With billions of social media users around the globe, there’s no question that at least some of your followers — or the people browsing your profile — have also seen your competitor’s content or that of other businesses in your industry.
That’s why you must have engaging social media content that stands out and provides viewers with a reason to click that “Follow” button and interact with your brand.
Not sure what’s considered engaging? Morgan has a recommendation.
“My number one tip to brands for creating engaging content on social media is to do market research first because what will be engaging depends on the audience,” Morgan said. “When you know what your audience likes and needs to know, you can create content that engages those interests.”
To help you get creative, consider the content your competitors are sharing and how you can uniquely promote your products. Also, take advantage of the features offered by the platform you’re using.
For example, you can create live videos on Facebook to share the latest details about a product launch or conduct a giveaway.
You can also use your current customers and promoters to help you generate content. You can do this by re-posting their content or encouraging them to use a hashtag to share their own experiences and pictures with your products.
Lastly, leverage trends. Social media trends are always coming up, especially on short-form video platforms like TikTok. Don’t be afraid to join in but you still have to be intentional about how you do it.
“If the trend started happening three weeks ago, you’ve probably missed the boat,” Morgan said. “Catching the trends early is the best way to capitalize on it without coming across as inauthentic or like you’re trying too hard, or worse [as] ‘chuegy’ – see Gen Z for that one.”
Step 6: Organize a schedule for your posts.
One of the easiest ways to ensure your content is shared as planned is to use a social media management solution. These tools allow you to write captions, prepare pictures and videos, and schedule posts in advance. They also automatically share your content on schedule and monitor all post interactions and engagement for you. Social media management solutions save you time and allow you to focus on your other tasks.
There are a number of solution options available — here are a few examples.
HubSpot offers a social media tool — as part of the marketing software — to help you publish and monitor your content and create real connections with your followers. You can schedule and publish your content in advance and compare in-depth reports on your posts’ engagement to understand the performance of various platforms, types of content, and posting times.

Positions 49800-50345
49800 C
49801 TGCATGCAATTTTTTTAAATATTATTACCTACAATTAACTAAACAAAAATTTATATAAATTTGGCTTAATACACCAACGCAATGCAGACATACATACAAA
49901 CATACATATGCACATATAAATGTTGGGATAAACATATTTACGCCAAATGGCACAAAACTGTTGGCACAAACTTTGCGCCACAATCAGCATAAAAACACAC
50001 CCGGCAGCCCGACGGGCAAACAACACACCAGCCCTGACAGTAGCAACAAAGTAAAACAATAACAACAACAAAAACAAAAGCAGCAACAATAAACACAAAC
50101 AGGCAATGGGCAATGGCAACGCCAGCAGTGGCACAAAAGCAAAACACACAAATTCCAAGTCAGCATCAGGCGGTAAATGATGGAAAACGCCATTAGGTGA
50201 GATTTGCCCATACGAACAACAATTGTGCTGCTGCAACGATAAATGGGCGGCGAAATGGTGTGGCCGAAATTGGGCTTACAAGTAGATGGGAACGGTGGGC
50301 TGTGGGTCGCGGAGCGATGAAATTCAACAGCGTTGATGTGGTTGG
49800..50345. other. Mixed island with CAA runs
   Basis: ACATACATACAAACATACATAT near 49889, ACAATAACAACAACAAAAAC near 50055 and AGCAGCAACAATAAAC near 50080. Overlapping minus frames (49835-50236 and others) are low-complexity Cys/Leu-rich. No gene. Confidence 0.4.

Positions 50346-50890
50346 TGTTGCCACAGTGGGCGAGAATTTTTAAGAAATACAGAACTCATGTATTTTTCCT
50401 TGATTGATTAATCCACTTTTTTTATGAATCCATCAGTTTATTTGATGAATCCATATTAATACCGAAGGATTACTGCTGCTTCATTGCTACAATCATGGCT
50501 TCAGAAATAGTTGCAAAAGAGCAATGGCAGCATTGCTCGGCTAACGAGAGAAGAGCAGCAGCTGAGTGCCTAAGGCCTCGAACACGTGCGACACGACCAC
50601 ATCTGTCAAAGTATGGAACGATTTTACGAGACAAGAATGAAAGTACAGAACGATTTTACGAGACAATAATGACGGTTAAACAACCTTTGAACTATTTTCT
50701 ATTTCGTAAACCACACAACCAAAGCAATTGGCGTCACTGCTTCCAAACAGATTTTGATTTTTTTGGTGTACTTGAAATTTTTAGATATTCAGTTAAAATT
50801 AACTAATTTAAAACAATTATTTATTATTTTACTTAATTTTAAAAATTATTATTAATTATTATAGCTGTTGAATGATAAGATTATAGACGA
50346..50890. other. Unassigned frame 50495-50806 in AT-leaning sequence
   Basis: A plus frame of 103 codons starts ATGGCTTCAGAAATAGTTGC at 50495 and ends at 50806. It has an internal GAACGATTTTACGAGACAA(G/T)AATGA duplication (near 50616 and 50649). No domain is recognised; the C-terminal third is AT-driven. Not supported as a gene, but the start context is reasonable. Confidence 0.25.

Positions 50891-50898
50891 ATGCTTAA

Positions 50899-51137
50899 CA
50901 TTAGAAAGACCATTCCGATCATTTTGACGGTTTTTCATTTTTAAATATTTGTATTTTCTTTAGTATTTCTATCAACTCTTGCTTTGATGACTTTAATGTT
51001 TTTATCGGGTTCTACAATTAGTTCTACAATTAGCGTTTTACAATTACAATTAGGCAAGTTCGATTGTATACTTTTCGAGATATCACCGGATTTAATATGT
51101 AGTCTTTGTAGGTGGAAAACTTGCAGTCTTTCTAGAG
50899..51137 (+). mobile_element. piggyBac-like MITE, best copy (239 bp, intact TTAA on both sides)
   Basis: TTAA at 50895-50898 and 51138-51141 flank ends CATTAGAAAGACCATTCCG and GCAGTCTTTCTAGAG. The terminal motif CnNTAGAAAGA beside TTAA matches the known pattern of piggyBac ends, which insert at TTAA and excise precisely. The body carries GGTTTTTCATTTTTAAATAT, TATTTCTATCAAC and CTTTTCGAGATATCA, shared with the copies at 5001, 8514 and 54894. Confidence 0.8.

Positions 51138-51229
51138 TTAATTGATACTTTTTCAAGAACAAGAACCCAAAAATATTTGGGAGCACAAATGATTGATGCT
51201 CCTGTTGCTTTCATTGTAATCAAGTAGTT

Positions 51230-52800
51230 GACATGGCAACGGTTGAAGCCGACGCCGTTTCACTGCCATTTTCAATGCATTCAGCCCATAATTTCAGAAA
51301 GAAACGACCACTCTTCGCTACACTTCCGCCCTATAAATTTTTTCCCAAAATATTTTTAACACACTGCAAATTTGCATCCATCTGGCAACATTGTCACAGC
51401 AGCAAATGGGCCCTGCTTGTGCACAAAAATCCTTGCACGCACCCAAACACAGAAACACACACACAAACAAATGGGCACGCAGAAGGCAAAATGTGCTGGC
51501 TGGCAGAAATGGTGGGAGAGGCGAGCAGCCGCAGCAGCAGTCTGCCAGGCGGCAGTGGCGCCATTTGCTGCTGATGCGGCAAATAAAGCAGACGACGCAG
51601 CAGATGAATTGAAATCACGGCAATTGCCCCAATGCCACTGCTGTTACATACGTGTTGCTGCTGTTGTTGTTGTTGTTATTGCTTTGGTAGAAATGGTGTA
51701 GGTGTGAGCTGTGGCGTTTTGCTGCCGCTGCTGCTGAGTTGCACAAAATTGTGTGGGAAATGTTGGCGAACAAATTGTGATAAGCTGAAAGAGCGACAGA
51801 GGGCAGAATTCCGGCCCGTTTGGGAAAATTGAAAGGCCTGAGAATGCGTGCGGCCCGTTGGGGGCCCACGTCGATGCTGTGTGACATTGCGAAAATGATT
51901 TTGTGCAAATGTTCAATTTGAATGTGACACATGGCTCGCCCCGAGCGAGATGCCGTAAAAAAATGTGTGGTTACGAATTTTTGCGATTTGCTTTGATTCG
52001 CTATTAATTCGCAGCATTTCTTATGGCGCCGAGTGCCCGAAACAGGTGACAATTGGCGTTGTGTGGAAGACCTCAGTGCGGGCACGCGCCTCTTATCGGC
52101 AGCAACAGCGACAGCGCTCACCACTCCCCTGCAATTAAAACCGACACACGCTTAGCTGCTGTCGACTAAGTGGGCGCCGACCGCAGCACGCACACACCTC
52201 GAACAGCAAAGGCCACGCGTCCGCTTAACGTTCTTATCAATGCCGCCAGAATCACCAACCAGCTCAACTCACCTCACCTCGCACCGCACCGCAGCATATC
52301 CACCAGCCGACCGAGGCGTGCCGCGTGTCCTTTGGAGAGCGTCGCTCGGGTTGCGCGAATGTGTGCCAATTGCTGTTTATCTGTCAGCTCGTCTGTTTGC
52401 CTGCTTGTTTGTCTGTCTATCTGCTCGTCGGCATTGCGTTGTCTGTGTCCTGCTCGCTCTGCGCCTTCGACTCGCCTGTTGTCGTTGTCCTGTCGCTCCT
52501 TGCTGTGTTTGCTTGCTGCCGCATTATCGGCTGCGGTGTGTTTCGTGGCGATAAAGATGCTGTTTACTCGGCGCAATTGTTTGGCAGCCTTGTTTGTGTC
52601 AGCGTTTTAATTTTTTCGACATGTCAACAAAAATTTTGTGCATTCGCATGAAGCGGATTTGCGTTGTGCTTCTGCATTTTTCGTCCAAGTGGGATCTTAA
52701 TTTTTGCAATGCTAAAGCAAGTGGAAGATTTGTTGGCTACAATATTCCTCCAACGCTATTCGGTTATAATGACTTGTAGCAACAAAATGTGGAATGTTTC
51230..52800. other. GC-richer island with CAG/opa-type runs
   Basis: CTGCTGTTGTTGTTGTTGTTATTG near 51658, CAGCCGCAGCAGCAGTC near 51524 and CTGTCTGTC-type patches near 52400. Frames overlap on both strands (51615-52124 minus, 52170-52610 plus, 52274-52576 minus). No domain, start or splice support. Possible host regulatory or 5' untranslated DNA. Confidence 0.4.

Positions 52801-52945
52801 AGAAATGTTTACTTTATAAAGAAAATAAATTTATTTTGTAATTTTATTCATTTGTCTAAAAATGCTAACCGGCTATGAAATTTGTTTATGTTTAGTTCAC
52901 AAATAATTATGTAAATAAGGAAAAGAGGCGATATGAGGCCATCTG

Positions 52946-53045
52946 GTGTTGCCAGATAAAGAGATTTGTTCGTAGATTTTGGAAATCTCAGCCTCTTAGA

Sprout Social is a social media marketing and management solution designed to help your team organize and plan content creation, manage campaigns, understand engagement, and review content reports and analysis.
Hootsuite is a social media management platform for finding, scheduling, managing, and reporting on your content. You can schedule posts in advance on all of your channels at once and measure your ROI with comprehensive content analysis.
How often should you post on social media?
Now, you might be wondering how often you should post content on your social media channels.
As a rule of thumb, you should only post on social when you have quality content to share. Meaning, there’s a reason you’re posting the content. This is how you’ll strike the right balance when it comes to your posting frequency.
Morgan says the top mistake she sees brands make in regards to social media marketing is focusing on quantity of content instead of the quality of content.
“They think they need to post every day, so they force themselves to create posts to fill up the calendar,” she said. “Odds are, every single one of those posts isn’t going to be very valuable to the ideal customer, I’ve coined this ‘clutter content.'”
Instead, she recommends downsizing in quantity and upping the quality.
“It’s better to post two or three times a week with super valuable content, versus posting seven times a week with only one or two valuable posts,” said Morgan.
There are plenty of studies and resources available explaining social media post frequency standards by industry and platform for you to follow. Every business is different, so find what works for your audience.
Then, you can begin experimenting with more or fewer posts – as well as other factors such as the time of day you’re posting on social – to determine what provides the highest level of engagement.
Next step is How to Analyze Your Social Media Marketing Results.